Santa Clara Pueblo was first visited in 1541 by part of Francisco Vásquez de Coronado's expeditionary force. A mission was established in 1628 as a visita for San Juan Pueblo. In 1680 the inhabitants of Santa Clara took an active part in the Great Pueblo Revolt against the Spanish. The historic section of the pueblo complex consists of one- and two-story adobe houses surrounding two main plazas with two rectangular ceremonial kivas and a church, c. 1918.
Built on a rocky hill for Keresan'speaking people from Acoma, Santo Domingo, and Cohití, this church was constructed with stone and adobe in 1701, following the social upheavals caused by the 1680 Pueblo Revolt. It had a major rehabilitation in 1932 and today it is a functioning parish chuch and remains a community fixture on feast days and as a gathering place for artisans selling their wares.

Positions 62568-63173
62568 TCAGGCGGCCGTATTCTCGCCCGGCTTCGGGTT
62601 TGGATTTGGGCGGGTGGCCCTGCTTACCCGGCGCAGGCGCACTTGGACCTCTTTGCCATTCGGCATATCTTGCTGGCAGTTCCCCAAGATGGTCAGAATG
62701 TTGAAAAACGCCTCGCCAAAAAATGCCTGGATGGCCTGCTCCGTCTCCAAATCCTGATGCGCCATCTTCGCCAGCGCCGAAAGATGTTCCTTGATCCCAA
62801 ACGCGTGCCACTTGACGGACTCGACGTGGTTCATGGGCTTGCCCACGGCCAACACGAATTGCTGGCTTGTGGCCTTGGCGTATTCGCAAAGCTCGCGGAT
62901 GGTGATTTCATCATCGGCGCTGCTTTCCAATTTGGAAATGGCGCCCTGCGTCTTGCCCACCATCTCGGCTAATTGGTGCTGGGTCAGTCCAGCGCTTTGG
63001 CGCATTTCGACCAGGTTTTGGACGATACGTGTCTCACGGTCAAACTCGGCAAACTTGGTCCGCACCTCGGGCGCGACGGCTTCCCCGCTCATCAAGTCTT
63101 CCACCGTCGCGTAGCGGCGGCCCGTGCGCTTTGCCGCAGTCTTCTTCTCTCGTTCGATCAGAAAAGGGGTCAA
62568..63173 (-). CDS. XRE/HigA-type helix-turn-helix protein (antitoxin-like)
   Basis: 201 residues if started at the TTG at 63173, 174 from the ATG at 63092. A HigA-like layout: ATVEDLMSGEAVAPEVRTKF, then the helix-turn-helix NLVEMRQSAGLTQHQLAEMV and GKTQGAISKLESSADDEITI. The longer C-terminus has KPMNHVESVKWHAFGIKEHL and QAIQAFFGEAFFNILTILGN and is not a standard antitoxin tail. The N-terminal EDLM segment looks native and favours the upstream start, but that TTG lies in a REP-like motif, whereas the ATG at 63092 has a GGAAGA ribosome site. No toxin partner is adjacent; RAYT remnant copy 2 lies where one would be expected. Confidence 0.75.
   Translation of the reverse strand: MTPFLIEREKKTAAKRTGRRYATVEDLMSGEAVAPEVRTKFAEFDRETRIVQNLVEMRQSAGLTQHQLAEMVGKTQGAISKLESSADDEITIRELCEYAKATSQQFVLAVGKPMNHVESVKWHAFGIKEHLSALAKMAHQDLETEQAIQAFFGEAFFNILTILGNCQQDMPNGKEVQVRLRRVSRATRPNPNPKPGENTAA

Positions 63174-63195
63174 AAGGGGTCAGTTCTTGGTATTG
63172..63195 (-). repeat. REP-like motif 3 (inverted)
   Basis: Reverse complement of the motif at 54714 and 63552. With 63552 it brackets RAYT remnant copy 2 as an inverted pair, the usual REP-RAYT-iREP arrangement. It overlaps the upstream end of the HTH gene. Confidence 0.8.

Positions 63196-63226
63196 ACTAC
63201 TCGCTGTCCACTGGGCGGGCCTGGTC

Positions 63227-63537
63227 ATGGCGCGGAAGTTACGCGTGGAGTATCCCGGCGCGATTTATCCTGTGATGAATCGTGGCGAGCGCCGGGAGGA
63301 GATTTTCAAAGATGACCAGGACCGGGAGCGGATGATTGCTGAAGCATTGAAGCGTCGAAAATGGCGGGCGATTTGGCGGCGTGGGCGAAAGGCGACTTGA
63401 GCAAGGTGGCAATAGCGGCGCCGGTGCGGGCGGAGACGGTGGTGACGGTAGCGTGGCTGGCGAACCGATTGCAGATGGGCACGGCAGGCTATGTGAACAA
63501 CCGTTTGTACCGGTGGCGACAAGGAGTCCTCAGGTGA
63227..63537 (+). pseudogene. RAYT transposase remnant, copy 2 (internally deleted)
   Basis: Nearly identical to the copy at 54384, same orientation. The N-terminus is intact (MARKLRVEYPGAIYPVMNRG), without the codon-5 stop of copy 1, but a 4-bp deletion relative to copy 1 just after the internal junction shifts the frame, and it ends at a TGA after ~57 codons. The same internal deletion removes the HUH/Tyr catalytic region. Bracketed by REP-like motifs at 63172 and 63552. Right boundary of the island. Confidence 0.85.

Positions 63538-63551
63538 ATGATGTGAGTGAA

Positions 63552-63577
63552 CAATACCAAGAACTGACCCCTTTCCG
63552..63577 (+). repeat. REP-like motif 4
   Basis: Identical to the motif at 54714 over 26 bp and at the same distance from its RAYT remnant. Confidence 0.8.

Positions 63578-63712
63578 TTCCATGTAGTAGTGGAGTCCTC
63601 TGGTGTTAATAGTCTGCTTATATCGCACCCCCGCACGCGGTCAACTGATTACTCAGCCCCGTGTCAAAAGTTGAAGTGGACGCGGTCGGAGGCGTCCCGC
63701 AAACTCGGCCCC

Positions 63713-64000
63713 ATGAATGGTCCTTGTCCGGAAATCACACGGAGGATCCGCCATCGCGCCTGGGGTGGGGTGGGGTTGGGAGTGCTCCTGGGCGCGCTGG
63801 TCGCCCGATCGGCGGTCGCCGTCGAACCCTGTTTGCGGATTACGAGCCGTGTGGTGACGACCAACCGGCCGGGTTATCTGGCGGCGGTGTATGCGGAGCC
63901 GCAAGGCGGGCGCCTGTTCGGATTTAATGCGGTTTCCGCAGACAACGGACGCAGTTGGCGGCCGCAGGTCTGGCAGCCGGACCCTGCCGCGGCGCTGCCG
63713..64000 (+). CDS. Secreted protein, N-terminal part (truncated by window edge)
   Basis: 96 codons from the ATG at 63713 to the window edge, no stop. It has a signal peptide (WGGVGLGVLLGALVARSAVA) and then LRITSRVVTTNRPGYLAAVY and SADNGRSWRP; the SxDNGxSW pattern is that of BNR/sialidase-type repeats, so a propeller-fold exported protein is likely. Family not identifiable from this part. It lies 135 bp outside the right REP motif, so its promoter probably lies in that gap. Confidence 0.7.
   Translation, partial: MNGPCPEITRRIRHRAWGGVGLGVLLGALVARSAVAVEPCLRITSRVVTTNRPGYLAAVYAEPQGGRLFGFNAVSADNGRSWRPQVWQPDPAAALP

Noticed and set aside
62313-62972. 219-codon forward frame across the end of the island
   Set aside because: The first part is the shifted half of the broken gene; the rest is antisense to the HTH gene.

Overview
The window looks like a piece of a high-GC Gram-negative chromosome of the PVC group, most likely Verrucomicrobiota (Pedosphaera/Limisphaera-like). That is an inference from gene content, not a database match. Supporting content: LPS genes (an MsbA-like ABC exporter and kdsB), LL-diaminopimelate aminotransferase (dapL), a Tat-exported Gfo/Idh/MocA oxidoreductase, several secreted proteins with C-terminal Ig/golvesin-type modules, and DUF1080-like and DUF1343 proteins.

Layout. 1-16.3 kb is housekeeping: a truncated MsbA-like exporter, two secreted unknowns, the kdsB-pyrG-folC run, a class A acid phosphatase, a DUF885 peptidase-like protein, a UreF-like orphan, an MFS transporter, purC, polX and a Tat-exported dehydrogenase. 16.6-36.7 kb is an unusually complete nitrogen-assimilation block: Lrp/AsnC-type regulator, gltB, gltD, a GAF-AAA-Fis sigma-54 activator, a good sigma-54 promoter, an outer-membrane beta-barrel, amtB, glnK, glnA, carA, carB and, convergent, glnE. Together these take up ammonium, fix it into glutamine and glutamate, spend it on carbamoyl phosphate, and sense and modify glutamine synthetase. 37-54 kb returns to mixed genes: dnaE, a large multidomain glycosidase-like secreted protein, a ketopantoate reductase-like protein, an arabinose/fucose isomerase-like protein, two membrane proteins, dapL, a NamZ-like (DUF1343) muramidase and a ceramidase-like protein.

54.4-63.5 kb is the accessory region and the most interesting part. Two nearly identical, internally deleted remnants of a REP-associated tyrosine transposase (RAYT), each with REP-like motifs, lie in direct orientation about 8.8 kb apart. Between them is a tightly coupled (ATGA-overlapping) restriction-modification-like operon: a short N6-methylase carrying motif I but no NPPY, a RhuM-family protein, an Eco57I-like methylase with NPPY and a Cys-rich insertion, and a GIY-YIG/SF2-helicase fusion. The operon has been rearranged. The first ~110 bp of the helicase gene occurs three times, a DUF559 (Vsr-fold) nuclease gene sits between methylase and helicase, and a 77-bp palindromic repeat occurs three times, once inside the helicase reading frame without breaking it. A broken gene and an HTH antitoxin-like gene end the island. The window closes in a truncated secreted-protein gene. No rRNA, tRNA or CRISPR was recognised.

The Mission at San Ildefonso became the center of Franciscan activity in the north when first built. The church was burned down in the Indian revolt of 1696 and then rebuilt later by the Spanish. The new church remained practically unaltered until 1905, when several substantial alterations were made and the church was nearly entirely rebuilt.
Zuni Pueblo, after the mission’s reestablishment yet again, the Zunis joined the general pueblo uprisings in 1680 and destroyed Mission La Purísima Concepción a final time. The Zuni and the Spanish then abandoned Hawikuh completely, never occupying it again.